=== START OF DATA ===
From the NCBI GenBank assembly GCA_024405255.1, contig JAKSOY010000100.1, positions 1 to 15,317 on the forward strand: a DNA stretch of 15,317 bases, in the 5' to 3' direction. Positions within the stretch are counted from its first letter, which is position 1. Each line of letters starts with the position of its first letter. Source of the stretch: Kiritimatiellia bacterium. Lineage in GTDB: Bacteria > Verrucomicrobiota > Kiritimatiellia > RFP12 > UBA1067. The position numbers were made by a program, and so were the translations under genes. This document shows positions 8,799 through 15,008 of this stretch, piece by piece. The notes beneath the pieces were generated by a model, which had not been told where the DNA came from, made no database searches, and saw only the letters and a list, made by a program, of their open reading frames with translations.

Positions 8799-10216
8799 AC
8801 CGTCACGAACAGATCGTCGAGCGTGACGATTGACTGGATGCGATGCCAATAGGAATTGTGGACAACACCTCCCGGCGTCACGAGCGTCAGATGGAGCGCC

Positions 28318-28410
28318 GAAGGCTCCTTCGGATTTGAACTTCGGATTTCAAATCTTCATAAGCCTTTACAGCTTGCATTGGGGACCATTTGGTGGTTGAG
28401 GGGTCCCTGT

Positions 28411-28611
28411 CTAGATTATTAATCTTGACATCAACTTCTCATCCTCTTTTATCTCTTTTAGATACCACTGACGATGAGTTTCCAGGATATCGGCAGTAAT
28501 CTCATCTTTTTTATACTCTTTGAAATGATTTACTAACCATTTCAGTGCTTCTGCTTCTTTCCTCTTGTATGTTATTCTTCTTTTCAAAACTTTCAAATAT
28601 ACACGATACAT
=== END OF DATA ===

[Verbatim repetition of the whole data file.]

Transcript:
From the NCBI GenBank assembly GCA_024405255.1, contig JAKSOY010000100.1, positions 1 to 15,317 on the forward strand: a DNA stretch of 15,317 bases, in the 5' to 3' direction. Positions within the stretch are counted from its first letter, which is position 1. Each line of letters starts with the position of its first letter. Source of the stretch: Kiritimatiellia bacterium. Lineage in GTDB: Bacteria > Verrucomicrobiota > Kiritimatiellia > RFP12 > UBA1067. The position numbers were made by a program, and so were the translations under genes. This document shows positions 8,799 through 15,008 of this stretch, piece by piece. The notes beneath the pieces were generated by a model, which had not been told where the DNA came from, made no database searches, and saw only the letters and a list, made by a program, of their open reading frames with translations.

Positions 8799-10216
8799 AC
8801 CGTCACGAACAGATCGTCGAGCGTGACGATTGACTGGATGCGATGCCAATAGGAATTGTGGACAACACCTCCCGGCGTCACGAGCGTCAGATGGAGCGCC

Positions 28318-28410
28318 GAAGGCTCCTTCGGATTTGAACTTCGGATTTCAAATCTTCATAAGCCTTTACAGCTTGCATTGGGGACCATTTGGTGGTTGAG
28401 GGGTCCCTGT

Positions 28411-28611
28411 CTAGATTATTAATCTTGACATCAACTTCTCATCCTCTTTTATCTCTTTTAGATACCACTGACGATGAGTTTCCAGGATATCGGCAGTAAT
28501 CTCATCTTTTTTATACTCTTTGAAATGATTTACTAACCATTTCAGTGCTTCTGCTTCTTTCCTCTTGTATGTTATTCTTCTTTTCAAAACTTTCAAATAT
28601 ACACGATACAT